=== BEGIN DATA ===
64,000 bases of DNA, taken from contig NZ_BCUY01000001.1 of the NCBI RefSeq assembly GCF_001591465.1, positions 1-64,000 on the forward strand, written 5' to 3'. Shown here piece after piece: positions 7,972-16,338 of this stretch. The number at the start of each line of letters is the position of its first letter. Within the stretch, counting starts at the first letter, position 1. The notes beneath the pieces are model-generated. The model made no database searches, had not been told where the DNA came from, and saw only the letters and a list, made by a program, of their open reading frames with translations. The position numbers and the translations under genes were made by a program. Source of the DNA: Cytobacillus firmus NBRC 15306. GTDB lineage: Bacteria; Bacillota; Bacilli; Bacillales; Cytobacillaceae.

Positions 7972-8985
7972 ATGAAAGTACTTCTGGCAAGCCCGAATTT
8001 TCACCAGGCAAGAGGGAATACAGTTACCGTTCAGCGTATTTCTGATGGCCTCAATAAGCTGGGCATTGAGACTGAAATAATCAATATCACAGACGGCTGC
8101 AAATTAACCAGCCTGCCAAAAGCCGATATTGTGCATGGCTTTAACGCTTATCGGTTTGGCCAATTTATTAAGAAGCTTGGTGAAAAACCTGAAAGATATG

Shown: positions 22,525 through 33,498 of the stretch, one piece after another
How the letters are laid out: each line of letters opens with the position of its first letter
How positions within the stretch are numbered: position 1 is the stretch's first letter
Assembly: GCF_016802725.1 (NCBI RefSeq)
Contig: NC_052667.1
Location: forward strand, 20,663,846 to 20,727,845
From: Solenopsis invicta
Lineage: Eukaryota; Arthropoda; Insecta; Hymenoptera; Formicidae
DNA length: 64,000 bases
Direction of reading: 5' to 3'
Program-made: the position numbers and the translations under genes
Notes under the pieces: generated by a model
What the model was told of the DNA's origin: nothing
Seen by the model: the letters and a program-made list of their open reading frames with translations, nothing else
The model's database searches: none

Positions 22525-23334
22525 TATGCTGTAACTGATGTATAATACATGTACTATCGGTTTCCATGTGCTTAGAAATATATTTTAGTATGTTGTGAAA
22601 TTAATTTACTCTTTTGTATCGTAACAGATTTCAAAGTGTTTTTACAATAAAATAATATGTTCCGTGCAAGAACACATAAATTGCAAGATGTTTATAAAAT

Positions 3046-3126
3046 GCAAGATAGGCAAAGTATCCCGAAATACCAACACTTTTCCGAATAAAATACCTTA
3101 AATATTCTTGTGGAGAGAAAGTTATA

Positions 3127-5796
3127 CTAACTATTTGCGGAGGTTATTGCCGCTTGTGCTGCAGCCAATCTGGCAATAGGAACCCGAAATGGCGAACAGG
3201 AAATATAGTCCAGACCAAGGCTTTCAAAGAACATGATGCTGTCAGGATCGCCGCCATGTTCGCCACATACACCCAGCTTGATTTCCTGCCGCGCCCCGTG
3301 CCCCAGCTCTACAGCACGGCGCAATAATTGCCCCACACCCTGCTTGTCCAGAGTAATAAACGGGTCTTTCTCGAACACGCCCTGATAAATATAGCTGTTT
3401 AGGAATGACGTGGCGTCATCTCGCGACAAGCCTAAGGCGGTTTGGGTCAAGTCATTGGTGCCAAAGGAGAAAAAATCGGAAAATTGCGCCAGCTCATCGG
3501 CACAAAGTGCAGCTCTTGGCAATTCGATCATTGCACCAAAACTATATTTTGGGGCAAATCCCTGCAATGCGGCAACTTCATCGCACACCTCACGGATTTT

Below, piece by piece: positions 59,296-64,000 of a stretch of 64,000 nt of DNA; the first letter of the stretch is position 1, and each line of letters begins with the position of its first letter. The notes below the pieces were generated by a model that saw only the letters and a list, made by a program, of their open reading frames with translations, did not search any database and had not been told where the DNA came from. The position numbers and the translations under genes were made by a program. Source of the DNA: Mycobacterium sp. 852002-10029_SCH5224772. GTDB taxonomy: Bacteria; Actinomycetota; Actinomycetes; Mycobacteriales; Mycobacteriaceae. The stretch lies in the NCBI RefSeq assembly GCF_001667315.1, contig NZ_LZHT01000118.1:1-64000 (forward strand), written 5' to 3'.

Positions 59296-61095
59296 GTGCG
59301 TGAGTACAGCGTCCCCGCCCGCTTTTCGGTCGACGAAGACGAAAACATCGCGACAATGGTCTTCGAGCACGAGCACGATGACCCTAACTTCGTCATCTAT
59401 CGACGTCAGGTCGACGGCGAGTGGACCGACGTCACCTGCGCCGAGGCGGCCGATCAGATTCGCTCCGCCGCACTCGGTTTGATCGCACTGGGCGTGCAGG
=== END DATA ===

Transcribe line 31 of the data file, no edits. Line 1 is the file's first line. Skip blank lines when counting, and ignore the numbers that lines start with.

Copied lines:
3401 AGGAATGACGTGGCGTCATCTCGCGACAAGCCTAAGGCGGTTTGGGTCAAGTCATTGGTGCCAAAGGAGAAAAAATCGGAAAATTGCGCCAGCTCATCGG